In August 2016, I set out to understand the state of Protestant seminaries in the United States by evaluating student enrollment among accredited schools. The results revealed that students seeking training for church ministry were overwhelmingly attracted to orthodox, evangelical Protestant institutions. Meanwhile, the smallest accredited Protestant seminaries in the nation included three Episcopal seminaries and two Cooperative Baptist Fellowship (CBF) seminaries.

What of those rankings today? I wondered if there have been any significant changes in attendance at America’s largest Protestant seminaries over the last four academic years. And what of those small, progressive seminaries? How have they fared over the last three years? Had they seen miraculous growth or a continued decline? Learn more here.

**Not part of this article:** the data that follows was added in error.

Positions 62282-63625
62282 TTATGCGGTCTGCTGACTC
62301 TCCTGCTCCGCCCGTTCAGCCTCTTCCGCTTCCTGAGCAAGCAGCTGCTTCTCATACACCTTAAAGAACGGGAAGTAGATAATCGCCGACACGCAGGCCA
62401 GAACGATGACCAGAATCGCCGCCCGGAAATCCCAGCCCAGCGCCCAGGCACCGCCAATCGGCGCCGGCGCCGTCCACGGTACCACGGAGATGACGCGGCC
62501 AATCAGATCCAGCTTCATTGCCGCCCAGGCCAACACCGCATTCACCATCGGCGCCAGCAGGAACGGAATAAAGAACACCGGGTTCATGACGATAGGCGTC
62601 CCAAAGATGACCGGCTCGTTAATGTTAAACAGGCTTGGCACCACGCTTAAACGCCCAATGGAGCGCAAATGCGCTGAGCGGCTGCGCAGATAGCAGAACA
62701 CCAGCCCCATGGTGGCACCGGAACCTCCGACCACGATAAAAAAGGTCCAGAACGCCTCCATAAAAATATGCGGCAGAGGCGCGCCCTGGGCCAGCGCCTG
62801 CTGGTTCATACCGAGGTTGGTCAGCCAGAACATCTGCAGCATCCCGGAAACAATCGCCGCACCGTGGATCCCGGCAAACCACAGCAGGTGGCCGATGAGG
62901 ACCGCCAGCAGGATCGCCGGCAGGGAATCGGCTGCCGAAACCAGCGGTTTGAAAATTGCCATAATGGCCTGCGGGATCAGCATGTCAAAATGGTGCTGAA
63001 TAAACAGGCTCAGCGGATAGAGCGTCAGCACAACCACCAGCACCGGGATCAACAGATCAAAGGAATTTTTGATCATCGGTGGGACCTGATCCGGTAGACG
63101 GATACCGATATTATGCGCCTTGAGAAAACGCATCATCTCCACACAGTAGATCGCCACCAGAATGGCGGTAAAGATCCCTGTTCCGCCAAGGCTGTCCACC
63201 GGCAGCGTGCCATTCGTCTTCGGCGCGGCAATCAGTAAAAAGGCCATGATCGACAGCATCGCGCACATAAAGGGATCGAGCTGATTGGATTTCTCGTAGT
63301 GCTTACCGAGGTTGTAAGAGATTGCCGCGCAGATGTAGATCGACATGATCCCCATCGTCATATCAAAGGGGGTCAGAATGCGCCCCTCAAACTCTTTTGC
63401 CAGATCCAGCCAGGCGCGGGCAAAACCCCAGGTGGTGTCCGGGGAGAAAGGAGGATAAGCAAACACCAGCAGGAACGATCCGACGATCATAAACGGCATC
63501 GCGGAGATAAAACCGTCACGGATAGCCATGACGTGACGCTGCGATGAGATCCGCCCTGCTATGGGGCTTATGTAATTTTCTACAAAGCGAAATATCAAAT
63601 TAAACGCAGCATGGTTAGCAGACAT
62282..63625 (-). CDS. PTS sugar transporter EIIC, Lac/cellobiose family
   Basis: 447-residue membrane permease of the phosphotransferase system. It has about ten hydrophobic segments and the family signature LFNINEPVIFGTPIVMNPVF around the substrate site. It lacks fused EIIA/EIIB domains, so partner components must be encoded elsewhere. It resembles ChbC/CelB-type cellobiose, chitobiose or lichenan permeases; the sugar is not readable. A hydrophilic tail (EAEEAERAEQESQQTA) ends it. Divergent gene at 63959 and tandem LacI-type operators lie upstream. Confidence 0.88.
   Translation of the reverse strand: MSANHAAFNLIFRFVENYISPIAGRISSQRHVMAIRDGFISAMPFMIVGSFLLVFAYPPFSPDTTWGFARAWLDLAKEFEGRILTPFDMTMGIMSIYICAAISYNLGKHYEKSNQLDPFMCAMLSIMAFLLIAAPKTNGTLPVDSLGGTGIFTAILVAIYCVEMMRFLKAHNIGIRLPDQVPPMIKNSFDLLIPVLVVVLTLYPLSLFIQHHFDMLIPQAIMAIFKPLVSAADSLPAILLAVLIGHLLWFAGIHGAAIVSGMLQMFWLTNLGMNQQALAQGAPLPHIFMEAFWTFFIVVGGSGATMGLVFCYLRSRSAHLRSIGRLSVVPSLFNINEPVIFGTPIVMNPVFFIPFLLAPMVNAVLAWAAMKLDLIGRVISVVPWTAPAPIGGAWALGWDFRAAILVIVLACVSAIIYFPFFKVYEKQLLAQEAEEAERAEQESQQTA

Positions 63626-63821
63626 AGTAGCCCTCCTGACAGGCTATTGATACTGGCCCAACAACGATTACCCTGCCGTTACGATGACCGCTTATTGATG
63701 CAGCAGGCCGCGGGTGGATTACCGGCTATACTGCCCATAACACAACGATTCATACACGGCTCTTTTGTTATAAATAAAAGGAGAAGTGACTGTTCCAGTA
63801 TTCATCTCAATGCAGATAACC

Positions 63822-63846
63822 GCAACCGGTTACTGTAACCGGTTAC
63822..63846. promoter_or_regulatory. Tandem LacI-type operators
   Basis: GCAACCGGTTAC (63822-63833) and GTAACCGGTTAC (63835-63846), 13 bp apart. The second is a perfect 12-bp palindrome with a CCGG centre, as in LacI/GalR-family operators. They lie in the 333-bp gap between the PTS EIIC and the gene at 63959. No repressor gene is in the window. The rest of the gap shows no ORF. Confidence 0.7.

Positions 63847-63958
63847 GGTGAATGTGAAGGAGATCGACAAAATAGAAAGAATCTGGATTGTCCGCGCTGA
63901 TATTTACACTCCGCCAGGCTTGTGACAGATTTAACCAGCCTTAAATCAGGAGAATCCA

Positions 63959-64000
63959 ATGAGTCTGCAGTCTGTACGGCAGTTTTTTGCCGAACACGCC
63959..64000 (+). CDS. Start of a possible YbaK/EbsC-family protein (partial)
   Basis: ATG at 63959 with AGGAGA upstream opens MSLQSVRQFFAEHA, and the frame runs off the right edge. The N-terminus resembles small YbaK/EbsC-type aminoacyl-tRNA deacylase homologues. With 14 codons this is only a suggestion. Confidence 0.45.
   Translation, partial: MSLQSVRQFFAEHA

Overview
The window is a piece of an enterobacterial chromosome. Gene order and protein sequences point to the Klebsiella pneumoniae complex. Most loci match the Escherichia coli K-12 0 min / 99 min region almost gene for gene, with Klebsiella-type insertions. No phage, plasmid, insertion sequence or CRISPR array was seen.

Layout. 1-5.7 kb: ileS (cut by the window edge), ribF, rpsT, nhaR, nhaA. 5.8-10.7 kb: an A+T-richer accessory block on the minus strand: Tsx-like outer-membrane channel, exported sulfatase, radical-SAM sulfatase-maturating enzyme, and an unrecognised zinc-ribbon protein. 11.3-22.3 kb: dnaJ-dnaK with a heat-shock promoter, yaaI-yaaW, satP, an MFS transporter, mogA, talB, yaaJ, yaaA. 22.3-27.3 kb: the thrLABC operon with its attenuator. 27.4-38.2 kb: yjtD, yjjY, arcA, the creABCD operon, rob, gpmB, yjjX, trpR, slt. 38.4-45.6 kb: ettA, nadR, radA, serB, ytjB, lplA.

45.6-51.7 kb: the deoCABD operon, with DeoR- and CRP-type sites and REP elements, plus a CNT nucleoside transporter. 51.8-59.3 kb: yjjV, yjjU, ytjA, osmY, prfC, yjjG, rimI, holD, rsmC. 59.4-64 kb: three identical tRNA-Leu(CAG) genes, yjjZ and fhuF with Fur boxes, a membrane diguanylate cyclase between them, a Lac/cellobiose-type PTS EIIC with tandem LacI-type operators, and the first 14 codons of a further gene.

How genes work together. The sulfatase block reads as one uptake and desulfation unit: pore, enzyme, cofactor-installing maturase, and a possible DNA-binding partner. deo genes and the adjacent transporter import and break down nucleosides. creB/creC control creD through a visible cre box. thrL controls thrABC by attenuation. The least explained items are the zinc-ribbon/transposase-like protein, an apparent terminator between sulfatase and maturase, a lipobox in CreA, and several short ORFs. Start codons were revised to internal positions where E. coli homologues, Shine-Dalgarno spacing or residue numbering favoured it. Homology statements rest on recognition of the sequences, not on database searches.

4.) The Passing of Christian Author Rachel Held Evans

Sadly, on May 4, progressive Christian author Rachel Held Evans died after severe swelling of her brain. She leaves behind a toddler son, baby daughter, and husband Dan. May God comfort their aching souls as they mourn the loss of Rachel.

I offered a brief reflection here.

5.) Why the Red Letter Christian Movement Is Not Growing

Tony Campolo called his Red Letter Christian (RLC) movement “embryonic” and assessed, “we just can’t get this thing off the ground” during a gathering at Greenleaf Christian Church Disciples of Christ in Goldsboro, North Carolina on October 2, 2019. The gathering was part of RLC’s #GoldsboroRevival, hosted alongside the Rev. William Barber II and Repairers of the Breach.

During the revival, Campolo, who co-founded the RLC movement with Sojourners editor Jim Wallis fifteen years ago, offered a few interesting explanations for why he believes the RLC movement has yet to gain prominence in the United States. I report more here.

6.) Mark Galli and Christianity Today’s New Impeachment Orthodoxy